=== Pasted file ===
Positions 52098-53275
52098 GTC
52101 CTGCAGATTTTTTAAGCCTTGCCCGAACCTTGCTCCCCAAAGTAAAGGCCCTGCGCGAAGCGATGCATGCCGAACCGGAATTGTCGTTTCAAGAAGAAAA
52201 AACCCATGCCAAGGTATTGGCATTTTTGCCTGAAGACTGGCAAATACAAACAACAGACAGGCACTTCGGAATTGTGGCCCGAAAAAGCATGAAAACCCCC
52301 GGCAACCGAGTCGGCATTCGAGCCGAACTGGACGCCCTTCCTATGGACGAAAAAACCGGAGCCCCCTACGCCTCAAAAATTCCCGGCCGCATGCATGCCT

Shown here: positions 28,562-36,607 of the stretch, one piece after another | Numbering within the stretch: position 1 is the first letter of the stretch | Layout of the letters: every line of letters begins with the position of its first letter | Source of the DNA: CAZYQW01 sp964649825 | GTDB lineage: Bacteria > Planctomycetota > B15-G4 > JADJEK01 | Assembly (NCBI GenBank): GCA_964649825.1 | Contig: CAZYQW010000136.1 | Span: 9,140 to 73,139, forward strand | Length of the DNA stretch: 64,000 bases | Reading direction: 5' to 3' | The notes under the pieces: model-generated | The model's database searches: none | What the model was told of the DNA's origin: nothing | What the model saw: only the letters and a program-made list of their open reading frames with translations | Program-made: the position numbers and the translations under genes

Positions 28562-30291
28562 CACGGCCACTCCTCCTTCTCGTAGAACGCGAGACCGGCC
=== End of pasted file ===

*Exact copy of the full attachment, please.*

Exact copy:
Positions 52098-53275
52098 GTC
52101 CTGCAGATTTTTTAAGCCTTGCCCGAACCTTGCTCCCCAAAGTAAAGGCCCTGCGCGAAGCGATGCATGCCGAACCGGAATTGTCGTTTCAAGAAGAAAA
52201 AACCCATGCCAAGGTATTGGCATTTTTGCCTGAAGACTGGCAAATACAAACAACAGACAGGCACTTCGGAATTGTGGCCCGAAAAAGCATGAAAACCCCC
52301 GGCAACCGAGTCGGCATTCGAGCCGAACTGGACGCCCTTCCTATGGACGAAAAAACCGGAGCCCCCTACGCCTCAAAAATTCCCGGCCGCATGCATGCCT

Shown here: positions 28,562-36,607 of the stretch, one piece after another | Numbering within the stretch: position 1 is the first letter of the stretch | Layout of the letters: every line of letters begins with the position of its first letter | Source of the DNA: CAZYQW01 sp964649825 | GTDB lineage: Bacteria > Planctomycetota > B15-G4 > JADJEK01 | Assembly (NCBI GenBank): GCA_964649825.1 | Contig: CAZYQW010000136.1 | Span: 9,140 to 73,139, forward strand | Length of the DNA stretch: 64,000 bases | Reading direction: 5' to 3' | The notes under the pieces: model-generated | The model's database searches: none | What the model was told of the DNA's origin: nothing | What the model saw: only the letters and a program-made list of their open reading frames with translations | Program-made: the position numbers and the translations under genes

Positions 28562-30291
28562 CACGGCCACTCCTCCTTCTCGTAGAACGCGAGACCGGCC